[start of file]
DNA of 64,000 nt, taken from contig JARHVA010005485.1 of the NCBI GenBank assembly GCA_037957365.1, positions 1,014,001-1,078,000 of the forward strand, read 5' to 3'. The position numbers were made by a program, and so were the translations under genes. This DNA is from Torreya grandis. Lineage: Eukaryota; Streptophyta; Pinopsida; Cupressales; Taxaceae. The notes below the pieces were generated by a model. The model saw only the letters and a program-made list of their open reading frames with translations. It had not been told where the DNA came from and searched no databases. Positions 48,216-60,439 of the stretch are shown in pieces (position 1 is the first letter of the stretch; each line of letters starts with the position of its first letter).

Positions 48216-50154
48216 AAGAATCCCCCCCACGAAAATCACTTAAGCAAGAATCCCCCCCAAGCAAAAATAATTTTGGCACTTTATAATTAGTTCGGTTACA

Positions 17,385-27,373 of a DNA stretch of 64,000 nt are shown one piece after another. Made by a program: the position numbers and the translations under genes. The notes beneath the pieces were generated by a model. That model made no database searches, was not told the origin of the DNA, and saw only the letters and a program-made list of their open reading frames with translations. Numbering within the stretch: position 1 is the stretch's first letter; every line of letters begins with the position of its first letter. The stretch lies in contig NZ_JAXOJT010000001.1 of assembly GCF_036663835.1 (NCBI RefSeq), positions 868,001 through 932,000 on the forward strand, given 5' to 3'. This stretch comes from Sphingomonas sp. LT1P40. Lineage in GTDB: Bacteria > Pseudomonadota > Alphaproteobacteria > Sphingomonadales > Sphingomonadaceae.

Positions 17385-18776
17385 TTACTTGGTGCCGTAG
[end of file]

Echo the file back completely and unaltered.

DNA of 64,000 nt, taken from contig JARHVA010005485.1 of the NCBI GenBank assembly GCA_037957365.1, positions 1,014,001-1,078,000 of the forward strand, read 5' to 3'. The position numbers were made by a program, and so were the translations under genes. This DNA is from Torreya grandis. Lineage: Eukaryota; Streptophyta; Pinopsida; Cupressales; Taxaceae. The notes below the pieces were generated by a model. The model saw only the letters and a program-made list of their open reading frames with translations. It had not been told where the DNA came from and searched no databases. Positions 48,216-60,439 of the stretch are shown in pieces (position 1 is the first letter of the stretch; each line of letters starts with the position of its first letter).

Positions 48216-50154
48216 AAGAATCCCCCCCACGAAAATCACTTAAGCAAGAATCCCCCCCAAGCAAAAATAATTTTGGCACTTTATAATTAGTTCGGTTACA

Positions 17,385-27,373 of a DNA stretch of 64,000 nt are shown one piece after another. Made by a program: the position numbers and the translations under genes. The notes beneath the pieces were generated by a model. That model made no database searches, was not told the origin of the DNA, and saw only the letters and a program-made list of their open reading frames with translations. Numbering within the stretch: position 1 is the stretch's first letter; every line of letters begins with the position of its first letter. The stretch lies in contig NZ_JAXOJT010000001.1 of assembly GCF_036663835.1 (NCBI RefSeq), positions 868,001 through 932,000 on the forward strand, given 5' to 3'. This stretch comes from Sphingomonas sp. LT1P40. Lineage in GTDB: Bacteria > Pseudomonadota > Alphaproteobacteria > Sphingomonadales > Sphingomonadaceae.

Positions 17385-18776
17385 TTACTTGGTGCCGTAG